Setting up Local Environment to Develop Angular Applications

2 minute read

Angular is definitely in a great stage. Angular 4 is the first LTS(Long Term Support) version and it comes with awesome features. The project itself comes with great tools that will allow you to start to develop web applications from scratch.

A common question, from the people that I know, is about the tools they need in their environments before starting to develop with Angular, and that’s why I decided to write this post.

From my point of view, you’ll need to install the following tools in your local environment.

Git

Currently, it’s better to use Git as a version control system for your projects. You can find the latest installer here.

NVM(Node Version Manager)

A recommendation is to use the latest LTS version, especially in production environments. However, instead of having Node installed directly on your system, I suggest to install it through NVM.

  • macOS or GNU/Linux users, take a look here.
  • Windows users, take a look here.

NVM is a great tool that will allow you to manage multiple Node versions in your local environment. You can move forward with it even for Node projects.

Once you have installed NVM, you should be able to see its version using following command:

nvm --version

If the command result shows any error message, please take a look on registered GitHub issues for your NVM choice.

If you still have problems running nvm in your environment, you can move forward and download Node installer and continue with next steps.

Installing Node, using NVM

macOS and GNU/Linux users

Just type the following commands:

nvm install --lts
nvm use --lts
node --version

Windows users

You’ll have to take a look on the Node.js website to know the version number of latest LTS(At this time is v6.11.2). After that, you can install it using the following command:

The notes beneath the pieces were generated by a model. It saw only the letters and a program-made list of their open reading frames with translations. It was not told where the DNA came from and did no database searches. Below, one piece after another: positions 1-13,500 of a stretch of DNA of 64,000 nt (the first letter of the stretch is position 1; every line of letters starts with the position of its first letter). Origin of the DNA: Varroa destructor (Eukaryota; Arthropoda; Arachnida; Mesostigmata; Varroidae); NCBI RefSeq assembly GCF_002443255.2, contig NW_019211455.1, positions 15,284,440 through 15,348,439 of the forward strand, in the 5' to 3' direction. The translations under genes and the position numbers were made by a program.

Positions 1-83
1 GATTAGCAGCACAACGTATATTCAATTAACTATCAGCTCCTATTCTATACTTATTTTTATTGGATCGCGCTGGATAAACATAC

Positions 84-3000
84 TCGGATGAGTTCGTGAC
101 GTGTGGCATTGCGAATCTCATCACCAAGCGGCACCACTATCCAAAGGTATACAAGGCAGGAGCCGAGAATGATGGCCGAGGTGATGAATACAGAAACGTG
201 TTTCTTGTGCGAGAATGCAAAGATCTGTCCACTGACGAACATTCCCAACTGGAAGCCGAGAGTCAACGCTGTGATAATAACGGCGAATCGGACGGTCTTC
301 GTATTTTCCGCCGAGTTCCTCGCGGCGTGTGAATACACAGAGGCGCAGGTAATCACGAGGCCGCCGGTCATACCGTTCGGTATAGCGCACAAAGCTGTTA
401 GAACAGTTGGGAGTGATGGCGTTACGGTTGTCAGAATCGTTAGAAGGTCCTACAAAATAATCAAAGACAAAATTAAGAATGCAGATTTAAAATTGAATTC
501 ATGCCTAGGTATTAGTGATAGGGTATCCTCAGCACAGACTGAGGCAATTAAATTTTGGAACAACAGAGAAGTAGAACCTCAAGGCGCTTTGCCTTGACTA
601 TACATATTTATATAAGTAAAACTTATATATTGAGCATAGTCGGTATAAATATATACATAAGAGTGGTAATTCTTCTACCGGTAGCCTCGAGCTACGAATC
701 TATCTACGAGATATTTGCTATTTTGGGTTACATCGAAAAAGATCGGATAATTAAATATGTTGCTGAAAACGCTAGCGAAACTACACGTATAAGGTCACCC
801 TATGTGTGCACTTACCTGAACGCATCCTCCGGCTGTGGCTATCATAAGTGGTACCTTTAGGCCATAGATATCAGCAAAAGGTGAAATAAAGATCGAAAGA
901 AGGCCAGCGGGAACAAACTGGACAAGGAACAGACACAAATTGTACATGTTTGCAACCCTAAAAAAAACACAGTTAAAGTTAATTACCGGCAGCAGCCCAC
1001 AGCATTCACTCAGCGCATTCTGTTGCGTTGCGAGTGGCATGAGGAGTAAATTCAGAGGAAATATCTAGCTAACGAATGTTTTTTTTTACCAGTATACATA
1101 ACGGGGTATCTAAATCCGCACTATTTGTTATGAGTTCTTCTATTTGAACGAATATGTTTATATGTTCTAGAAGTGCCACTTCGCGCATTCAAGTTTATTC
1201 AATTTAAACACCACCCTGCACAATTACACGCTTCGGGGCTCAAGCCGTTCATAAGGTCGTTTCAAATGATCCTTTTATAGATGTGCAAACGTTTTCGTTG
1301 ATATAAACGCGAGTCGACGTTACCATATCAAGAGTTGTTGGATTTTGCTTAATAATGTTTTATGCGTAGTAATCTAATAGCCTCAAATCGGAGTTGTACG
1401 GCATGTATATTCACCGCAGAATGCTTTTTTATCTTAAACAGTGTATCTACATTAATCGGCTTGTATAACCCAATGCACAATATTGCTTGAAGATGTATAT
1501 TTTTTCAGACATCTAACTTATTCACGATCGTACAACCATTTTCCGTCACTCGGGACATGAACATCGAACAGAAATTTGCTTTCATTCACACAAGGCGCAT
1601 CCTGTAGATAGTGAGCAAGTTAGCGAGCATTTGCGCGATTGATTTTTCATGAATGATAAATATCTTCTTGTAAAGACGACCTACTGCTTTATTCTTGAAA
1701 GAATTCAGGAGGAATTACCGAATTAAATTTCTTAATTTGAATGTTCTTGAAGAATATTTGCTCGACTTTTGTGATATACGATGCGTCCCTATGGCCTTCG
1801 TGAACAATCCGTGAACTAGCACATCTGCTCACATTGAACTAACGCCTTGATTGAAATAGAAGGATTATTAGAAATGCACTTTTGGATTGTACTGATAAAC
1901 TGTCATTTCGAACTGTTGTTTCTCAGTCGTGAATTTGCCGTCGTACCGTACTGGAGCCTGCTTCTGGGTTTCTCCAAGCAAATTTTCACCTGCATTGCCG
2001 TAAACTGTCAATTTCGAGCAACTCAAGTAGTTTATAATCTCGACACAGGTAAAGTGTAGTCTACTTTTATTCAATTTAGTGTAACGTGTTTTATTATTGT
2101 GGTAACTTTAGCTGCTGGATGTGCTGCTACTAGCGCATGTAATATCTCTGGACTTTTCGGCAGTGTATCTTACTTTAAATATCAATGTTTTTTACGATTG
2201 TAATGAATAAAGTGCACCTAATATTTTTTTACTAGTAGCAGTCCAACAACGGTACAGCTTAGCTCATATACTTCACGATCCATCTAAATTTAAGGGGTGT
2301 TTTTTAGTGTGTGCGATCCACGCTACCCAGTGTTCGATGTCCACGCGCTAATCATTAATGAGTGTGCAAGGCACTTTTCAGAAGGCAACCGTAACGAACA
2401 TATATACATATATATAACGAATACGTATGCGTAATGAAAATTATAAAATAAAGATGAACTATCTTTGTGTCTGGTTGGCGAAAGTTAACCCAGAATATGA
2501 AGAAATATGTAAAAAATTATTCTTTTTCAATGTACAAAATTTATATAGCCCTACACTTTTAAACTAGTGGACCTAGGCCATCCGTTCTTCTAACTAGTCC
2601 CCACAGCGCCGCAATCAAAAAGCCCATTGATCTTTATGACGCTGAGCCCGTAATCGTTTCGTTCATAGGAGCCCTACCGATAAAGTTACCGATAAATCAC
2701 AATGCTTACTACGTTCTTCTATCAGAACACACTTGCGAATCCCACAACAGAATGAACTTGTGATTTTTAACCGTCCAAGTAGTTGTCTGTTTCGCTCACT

nvm install 6.11.2
nvm use 6.11.2
node --version

Yarn

Yarn defines itself as a fast, reliable and secure dependency management tool(and I believe them). That’s why I prefer to use this awesome tool to manage node modules into Angular projects.

Your can find the steps to install Yarn on your platform here.

If you have any problem with the installation process you can try to move on with this command:

npm install -g yarn

Whatever method you used to install Yarn, you should be able to verify it by doing:

yarn --version

Visual Studio Code

According to the Visual Studio Code website, it combines the simplicity of a source code editor with a powerful developer tooling, like IntelliSense code completion and debugging.

It is available for macOS, Linux, and Windows. Aditionally, it’s a very active Open Source project. I highly recommend it to work with any Angular, Node or TypeScript project.

You can find the installer here.

HTTP Server

This is a command-line http server, which allows you to serving up static files in a simple way. You can use it for testing purposes and local development. Http server can be installed doing:

npm install -g http-server

Take a look on the GitHub repository to learn more about this powerful tool.